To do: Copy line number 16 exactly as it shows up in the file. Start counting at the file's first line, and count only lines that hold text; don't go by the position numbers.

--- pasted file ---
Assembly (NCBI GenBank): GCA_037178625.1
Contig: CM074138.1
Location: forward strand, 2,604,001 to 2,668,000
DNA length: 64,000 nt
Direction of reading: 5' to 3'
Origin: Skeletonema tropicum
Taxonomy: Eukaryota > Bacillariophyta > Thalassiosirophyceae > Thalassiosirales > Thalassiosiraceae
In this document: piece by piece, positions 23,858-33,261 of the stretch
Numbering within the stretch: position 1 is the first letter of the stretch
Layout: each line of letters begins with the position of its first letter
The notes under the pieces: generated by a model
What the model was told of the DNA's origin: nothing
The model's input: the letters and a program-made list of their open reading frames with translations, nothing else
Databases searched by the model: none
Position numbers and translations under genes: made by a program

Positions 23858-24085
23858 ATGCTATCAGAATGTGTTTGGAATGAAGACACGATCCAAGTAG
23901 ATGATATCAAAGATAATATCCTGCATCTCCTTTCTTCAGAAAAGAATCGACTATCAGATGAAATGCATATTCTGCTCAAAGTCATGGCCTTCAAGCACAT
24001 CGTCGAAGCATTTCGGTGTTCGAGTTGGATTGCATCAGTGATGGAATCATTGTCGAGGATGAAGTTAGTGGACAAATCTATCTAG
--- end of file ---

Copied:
Positions 23858-24085